College grads face tougher job market
Entry-level pay rises, but offers are less plentiful.
Chestnut Hill, Mass.
Unlike most of the underclassmen who've come to Science Career Night at Boston College dressed in jeans, some even in backward baseball caps, Timothy Harrington arrived better dressed than some of the recruiters. As a graduating senior, Mr. Harrington is only months away from the real world. Now all he needs is a full-time job to match his snappy suit.Skip to next paragraph
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Unfortunately, finding one has proven more difficult than expected.
All of his friends who graduated last year found work and "none of them have had to go through the same amount of grief that I have," says Harrington, a biology major who hopes to go into sales. "The closest I can get to [employers] is usually through their website, and then all you do is plug your résumé into a database and I don't even know how they look at those."
Harrington is one of 1.5 million college grads expected to have a harder time landing a job this year as the United States slides deeper into recession. Although the job market continues to expand, its growth rate has slowed to the lowest in five years as employers gauge how the economy will take shape in the months ahead. If current trends persist, some workplace experts say, college graduates will continue to face an increasingly shrinking job market.
"Between what's going on in the housing market, and with the gas prices, and everything increasing, I think [companies] are just being a lot more cautious … because they're not sure what's going to happen," says Andrea Koncz, an employment information manager at the National Association of Colleges and Employers (NACE). "It's just starting to hit the college market," adds Mrs. Koncz, who believes the outlook for next year may be even worse.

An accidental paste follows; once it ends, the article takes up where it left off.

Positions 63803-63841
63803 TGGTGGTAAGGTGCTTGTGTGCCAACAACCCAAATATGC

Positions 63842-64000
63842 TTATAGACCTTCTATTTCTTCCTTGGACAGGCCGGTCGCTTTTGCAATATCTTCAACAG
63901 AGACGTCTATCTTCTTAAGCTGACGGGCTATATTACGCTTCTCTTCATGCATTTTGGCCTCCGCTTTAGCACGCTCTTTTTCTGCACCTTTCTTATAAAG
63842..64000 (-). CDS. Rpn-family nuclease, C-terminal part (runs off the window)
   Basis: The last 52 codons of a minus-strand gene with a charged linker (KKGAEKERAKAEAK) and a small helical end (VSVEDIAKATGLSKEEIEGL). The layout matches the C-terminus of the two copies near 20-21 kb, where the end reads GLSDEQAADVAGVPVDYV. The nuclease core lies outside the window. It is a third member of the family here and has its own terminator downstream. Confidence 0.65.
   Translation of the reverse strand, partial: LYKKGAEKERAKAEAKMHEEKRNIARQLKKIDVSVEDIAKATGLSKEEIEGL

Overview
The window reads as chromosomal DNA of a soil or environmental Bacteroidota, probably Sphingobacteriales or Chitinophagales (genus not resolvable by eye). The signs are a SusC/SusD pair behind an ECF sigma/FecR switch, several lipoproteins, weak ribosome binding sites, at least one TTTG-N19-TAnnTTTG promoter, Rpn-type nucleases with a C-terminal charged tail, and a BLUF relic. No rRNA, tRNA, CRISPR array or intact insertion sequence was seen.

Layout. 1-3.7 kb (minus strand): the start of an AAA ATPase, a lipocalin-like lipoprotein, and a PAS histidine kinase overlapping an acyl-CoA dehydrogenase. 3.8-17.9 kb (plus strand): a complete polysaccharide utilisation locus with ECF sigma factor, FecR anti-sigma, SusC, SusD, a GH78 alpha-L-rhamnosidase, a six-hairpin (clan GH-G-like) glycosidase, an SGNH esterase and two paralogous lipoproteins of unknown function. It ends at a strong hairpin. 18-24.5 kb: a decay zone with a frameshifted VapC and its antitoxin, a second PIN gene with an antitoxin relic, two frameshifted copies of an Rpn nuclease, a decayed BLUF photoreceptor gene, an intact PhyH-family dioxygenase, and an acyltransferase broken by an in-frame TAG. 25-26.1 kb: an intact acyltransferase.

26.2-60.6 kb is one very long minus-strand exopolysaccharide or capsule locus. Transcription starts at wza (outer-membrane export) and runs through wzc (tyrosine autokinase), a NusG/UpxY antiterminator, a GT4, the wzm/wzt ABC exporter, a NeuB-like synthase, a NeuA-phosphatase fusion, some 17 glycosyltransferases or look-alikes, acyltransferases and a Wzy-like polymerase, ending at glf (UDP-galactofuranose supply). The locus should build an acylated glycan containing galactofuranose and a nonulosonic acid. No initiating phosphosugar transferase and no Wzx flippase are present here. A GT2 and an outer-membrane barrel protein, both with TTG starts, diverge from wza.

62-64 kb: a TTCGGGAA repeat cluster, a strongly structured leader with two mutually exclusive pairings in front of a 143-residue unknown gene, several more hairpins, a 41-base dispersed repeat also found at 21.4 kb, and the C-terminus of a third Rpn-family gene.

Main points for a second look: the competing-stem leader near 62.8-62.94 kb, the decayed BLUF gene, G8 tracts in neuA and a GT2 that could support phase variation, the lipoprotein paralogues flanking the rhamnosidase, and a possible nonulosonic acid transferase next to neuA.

While the number of jobs available for college graduates this year increased by 8 percent and average salary offers rose by 5.3 percent, the signs of contraction are clear, reports NACE. The class of 2007 saw a 17.4 percent increase in job openings – one of the best markets since the late 1990s. This fall it appeared that the situation would remain relatively similar for the class of 2008, with a projected 16 percent increase. But by early spring that number had dropped by half.
Unlike previous dry spells in which every industry tightened their belt, this year's slowdown appears focused on the industries hit hardest by the nation's economic woes: finance and construction. New positions in those fields decreased by 7.5 percent and 2.8 percent respectively, NACE reports. Meanwhile other sectors continue to flourish. Entry-level positions in the utility industry saw a 49.3 percent increase while jobs for grads in the government sector rose 32.5 percent.
"There's definitely still some positive news for recent college graduates," says Tanya Flynn, a career adviser at CareerBuilder.com, a Chicago-based website that connects applicants with employers. "I think they just need to put in a little more effort communicating with employers."